Microsoft Helps High-Tech and Electronics Industry Take Advantage of Trends

REDMOND, Wash. — Feb. 11, 2010 — Members of the high-tech and electronics industry are gathering this week in Santa Clara, Calif., for the 2010 Microsoft Global High-Tech Summit, where a major focus is on preparing for an improving economy and moving to a new era of productivity. The theme for this year’s event is “Empowering Excellence: Accelerating Through the Turn.” Drew Gude, U.S. director of the High-Tech and Electronics Industry group at Microsoft Corp., will host the summit and kick off a day of information sharing and networking among fellow executives and industry leaders.

Drew Gude, U.S. director of the High-Tech and Electronics Industry group at Microsoft Corp.

“The economic environment was a big challenge for the high-tech industry this year. I’ll kick things off with a recap of where we’ve been and what we’ve come through and most important, how we can all prepare ourselves to accelerate through the turn,” Gude says. “I and other keynoters like Microsoft’s Dan’l Lewin will also highlight Microsoft’s point of view on the industry and outline what we see as the forces and megatrends impacting the industry.”

The trends that Gude sees as shaping the high-tech and electronics industry now and in the year to come include the following:

1) Consumerization of IT

Information Technology (IT) used to be the focus of only a specialized department in an office; now it’s a part of every consumer’s life. IT decisions are being driven more and more by consumer choices instead of just business needs.

“We’ve all begun to see a real blurring of the lines between business technology and personal technology,” Gude says. “For example, we’re starting to see Facebook and a number of other social computing technologies intermingling into a day in the life of a typical knowledge worker in our industry.”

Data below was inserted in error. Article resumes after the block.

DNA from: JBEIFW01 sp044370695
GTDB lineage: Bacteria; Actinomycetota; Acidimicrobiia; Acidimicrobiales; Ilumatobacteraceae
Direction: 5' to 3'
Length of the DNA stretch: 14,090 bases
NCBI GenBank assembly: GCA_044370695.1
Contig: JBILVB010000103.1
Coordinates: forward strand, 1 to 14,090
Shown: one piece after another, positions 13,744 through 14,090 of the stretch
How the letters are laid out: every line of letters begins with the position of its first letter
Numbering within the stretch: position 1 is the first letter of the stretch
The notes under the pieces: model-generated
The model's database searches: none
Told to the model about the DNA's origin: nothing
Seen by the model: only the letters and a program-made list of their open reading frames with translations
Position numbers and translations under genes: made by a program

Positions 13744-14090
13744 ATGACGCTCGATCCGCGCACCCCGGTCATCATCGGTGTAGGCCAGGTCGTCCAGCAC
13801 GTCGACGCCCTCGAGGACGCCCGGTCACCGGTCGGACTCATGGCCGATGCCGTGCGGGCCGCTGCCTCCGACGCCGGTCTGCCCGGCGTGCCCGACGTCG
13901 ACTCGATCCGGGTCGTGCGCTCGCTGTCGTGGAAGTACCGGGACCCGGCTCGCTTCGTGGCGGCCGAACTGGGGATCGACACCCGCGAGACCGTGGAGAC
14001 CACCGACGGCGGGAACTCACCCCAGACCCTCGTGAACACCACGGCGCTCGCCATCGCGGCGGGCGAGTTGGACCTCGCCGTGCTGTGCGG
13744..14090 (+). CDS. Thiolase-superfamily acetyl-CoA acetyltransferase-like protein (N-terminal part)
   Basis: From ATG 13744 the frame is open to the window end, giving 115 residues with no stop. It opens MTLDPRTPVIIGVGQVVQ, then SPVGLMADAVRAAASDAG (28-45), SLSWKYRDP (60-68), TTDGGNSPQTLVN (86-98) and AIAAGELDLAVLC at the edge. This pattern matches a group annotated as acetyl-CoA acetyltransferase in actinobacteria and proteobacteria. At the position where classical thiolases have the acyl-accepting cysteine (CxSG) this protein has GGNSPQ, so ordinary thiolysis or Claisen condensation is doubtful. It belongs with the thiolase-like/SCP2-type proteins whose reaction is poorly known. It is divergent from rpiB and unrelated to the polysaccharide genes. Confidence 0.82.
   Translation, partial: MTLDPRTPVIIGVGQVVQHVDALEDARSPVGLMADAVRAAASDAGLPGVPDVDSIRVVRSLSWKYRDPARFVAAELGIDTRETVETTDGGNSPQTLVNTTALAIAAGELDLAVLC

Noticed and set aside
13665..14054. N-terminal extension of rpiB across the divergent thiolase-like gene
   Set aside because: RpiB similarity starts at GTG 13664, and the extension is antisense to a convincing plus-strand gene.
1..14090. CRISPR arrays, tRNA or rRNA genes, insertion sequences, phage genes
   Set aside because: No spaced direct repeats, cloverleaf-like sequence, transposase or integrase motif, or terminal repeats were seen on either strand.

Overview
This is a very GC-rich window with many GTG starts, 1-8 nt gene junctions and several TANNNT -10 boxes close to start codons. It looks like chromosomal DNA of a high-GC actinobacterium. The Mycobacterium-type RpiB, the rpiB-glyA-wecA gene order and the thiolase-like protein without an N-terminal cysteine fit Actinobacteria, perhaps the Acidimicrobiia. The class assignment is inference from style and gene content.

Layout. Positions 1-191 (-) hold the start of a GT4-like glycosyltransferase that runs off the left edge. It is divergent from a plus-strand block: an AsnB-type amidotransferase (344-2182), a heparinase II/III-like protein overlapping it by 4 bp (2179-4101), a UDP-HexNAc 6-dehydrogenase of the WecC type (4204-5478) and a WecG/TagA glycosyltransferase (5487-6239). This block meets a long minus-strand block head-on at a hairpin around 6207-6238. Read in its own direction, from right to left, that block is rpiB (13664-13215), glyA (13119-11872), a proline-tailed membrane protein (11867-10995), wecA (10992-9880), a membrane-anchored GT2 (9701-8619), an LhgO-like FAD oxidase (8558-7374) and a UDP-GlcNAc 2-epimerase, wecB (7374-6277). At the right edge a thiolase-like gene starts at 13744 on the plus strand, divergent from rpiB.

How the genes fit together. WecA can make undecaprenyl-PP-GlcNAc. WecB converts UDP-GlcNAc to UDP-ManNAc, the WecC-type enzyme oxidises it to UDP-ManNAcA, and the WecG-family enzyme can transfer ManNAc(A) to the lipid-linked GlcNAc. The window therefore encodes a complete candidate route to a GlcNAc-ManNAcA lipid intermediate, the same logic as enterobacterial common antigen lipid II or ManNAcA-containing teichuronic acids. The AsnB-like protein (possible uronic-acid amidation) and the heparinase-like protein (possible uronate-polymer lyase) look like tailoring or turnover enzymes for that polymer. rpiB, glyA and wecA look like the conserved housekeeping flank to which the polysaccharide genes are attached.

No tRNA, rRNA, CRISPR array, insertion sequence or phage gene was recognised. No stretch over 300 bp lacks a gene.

Gude says there is a tremendous opportunity to harness both the behavior associated with and the capabilities of social computing to improve employee productivity in the workplace.

2) Social networking

“Companies are using social networking to drive their innovation process management,” Gude says. “They’re using it to capture ideas early on in the product conceptualization and development cycle and to inspire folks to provide feedback and participate in the innovation process.”

Information workers are also beginning to use social networking tools, including Microsoft SharePoint, to communicate with each other, engage with customers and reach out to the public.

3) Structured versus unstructured

For years, IT has been focused on highly structured and often siloed line-of-business applications such as an enterprise resource planning system, a customer relationship management system, an engineering life-cycle management system or a supply chain management system. Today, most collaboration is done on unstructured desktop productivity tools and only entered into the structured system at the end of the process.

Today, a lot of collaboration is happening on unstructured technology tools, such as personal mobile phones, and only later entered into a structured business system.